1. RachaelLefler profile image89
        RachaelLeflerposted 6 years ago in reply to this

        I think Christians should celebrate the Constitution that gives them freedom to worship and believe that was totally unprecedented before America and far exceeds the freedom that religious groups have in other countries even today. Instead, many of them resent the fact that public schools seem to want to devote our time and money to teaching facts over magic.

    2. Jeff Berndt profile image91
      Jeff Berndtposted 6 years ago in reply to this

      "but then what do you have to say about phrases like "created equal" and "endowed by their Creator with inalienable rights"? "

      I say that those phrases appear in the Declaration of Independence, which was a document trying to gain support for a revolution, not a blueprint for how a country should be run.

      1. Doug Hughes profile image61
        Doug Hughesposted 6 years ago in reply to this

        The phrases are in the Declaration of Independence because Jefferson was addressing a critical issue of the time which is hard to fathom in this day and age. That issue was the 'Divine Right of Kings.'

        The notion was taught and accepted - the king was appointed by god and defiance of the king was defiance of god.

        Jefferson created an argument that there was an implied compact between god and men which guaranteed rights to man and denial of those rights by the king invalidated the allegiance of the commoner to the king.

        Christians seize on the word 'Creator' with desperation and try to twist it into an endorsement of religion that virtually all Jefferson's writings deny.

        1. RachaelLefler profile image89
          RachaelLeflerposted 6 years ago in reply to this

          Superbly intelligent argument, Doug. Good job.

  4. rebekahELLE profile image92
    rebekahELLEposted 6 years ago

    The famous quote comes to mind; 'History is fables agreed upon.'

    I think many of the early Americans were more deist than Christian, including Washington. They were, out of necessity, very attuned with nature.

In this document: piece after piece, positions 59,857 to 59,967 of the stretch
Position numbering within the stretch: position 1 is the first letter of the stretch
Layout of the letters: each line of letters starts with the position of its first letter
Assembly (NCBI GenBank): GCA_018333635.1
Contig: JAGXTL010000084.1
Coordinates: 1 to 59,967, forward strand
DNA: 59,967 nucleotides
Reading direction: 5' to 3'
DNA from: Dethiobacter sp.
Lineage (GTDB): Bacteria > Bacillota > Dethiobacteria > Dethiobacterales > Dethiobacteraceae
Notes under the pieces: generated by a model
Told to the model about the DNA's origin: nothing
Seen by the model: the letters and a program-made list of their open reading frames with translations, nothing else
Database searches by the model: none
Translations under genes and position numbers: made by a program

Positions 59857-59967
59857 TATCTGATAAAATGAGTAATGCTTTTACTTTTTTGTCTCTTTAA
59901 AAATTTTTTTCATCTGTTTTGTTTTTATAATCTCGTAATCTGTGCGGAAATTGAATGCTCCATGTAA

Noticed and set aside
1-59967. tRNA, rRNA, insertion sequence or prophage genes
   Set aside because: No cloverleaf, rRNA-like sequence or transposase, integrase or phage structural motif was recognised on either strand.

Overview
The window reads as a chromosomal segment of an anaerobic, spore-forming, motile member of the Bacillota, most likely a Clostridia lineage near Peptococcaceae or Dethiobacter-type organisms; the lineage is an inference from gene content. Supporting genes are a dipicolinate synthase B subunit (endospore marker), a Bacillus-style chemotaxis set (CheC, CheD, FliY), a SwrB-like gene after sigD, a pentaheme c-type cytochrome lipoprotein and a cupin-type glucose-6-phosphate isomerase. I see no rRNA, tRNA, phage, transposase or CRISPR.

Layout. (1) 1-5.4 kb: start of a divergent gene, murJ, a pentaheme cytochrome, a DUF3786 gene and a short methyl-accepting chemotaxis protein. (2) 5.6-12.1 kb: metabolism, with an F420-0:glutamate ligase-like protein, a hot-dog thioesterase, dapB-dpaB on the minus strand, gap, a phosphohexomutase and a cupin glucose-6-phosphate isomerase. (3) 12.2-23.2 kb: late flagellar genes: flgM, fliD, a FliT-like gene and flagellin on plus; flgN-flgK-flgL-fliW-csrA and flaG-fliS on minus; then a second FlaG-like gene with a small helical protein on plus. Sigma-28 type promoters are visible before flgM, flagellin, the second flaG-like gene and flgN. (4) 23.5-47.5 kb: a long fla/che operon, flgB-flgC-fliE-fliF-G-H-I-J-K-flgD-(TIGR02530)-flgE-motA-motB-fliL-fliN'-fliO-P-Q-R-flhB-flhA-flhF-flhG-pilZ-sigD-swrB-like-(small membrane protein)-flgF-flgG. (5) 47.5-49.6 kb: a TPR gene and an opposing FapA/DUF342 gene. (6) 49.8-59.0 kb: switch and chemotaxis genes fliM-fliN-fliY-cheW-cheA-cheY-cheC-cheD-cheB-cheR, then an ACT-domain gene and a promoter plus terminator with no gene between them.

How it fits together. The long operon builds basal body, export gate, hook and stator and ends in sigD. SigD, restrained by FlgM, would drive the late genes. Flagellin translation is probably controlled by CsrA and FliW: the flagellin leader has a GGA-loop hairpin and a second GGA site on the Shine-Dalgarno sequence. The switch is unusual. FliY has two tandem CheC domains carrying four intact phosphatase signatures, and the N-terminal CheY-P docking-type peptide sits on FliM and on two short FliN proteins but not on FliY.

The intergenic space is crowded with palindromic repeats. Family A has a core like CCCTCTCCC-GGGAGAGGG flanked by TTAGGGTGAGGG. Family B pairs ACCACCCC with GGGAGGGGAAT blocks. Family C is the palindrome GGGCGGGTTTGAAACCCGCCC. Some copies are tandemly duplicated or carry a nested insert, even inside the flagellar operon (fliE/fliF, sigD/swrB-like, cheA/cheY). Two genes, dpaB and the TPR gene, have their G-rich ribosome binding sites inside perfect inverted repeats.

The historian, Robert Middlekauff, observed, "the idea that the Constitution expressed a moral view seems absurd. There were no genuine evangelicals in the Convention, and there were no heated declarations of Christian piety."

    An informative and interesting article about the early American beliefs, Little-Known U.S. Document Signed by President Adams Proclaims America's Government Is Secular
    http://www.earlyamerica.com/review/summ … cular.html

  5. Mighty Mom profile image91
    Mighty Momposted 6 years ago

    Thanks Jeff and Strawman and RachelLefler.
    I did know about the insertion of "Under God" in the Pledge of Allegiance and on our money in the 1950s. That has gotten quite a bit of play recently.
    References to the Creator abound. But again, the Creator is NOT Jesus Christ!

    Here's some interesting food for thought:

    The American Colonies were established by Europeans; we naturally inherited the European practice of dating years from the birth of Christ. Nothing follows from this except the trivial observation that, in establishing our independence, we decided not to completely overthrow our cultural heritage.

    In fact, the European dating system is infused with [p]pagan[/p] holdovers that, if taken seriously, lead to exactly the opposite conclusions reached by accommodationists.
    We have a seven day week, after the model of ancient Israel, but we inherited Pagan names for these days; does the Constitution then establish Sun worship when it excepts Sunday from the ten days Presidents have to veto a bill before it becomes law?
    Does it establish worship of the Moon when it says that Congress will begin its sessions on the first Monday of December?
    Does the use of European names for months mean that the Constitution establishes worship of Julius Caesar (July) or Augustus Caesar (August)?
    The issue was a serious one for some Christians; Quakers, for example, adopted numerical references for days and months precisely to avoid objectionable Pagan names. The rejection of the Quaker system suggests that the founders read very little into their dating practices. To base an argument on those practices is to stand on extraordinarily shaky ground.

    "The Year of our Lord" was the standard way of dating important documents in the 1700s; its use was ritualistic, not religious. It is doubtful that anyone, Christian, deist, or otherwise, would have given the words a second thought, or ascribed to them any legal significance.
    And if the intent of the Constitution was to signal a favored status for Christianity, it could have done so in a thousand less ambiguous ways than including the words "in the Year of our Lord."
    That some accommodationists appeal to these words is silent testimony to how little evidence there is for the idea that the Constitution embodies Christian morality or thought.

    1. RachaelLefler profile image89
      RachaelLeflerposted 6 years ago in reply to this

      How true. If I were going to read our laws and match them up with any other book, it would most likely be Rousseau's On the Social Contract, not the Bible with it's prescription for death by stoning for just about anything.

    2. Jeff Berndt profile image91
      Jeff Berndtposted 6 years ago in reply to this

      ""The Year of our Lord" was the standard way of dating important documents in the 1700s; its use was ritualistic, not religious."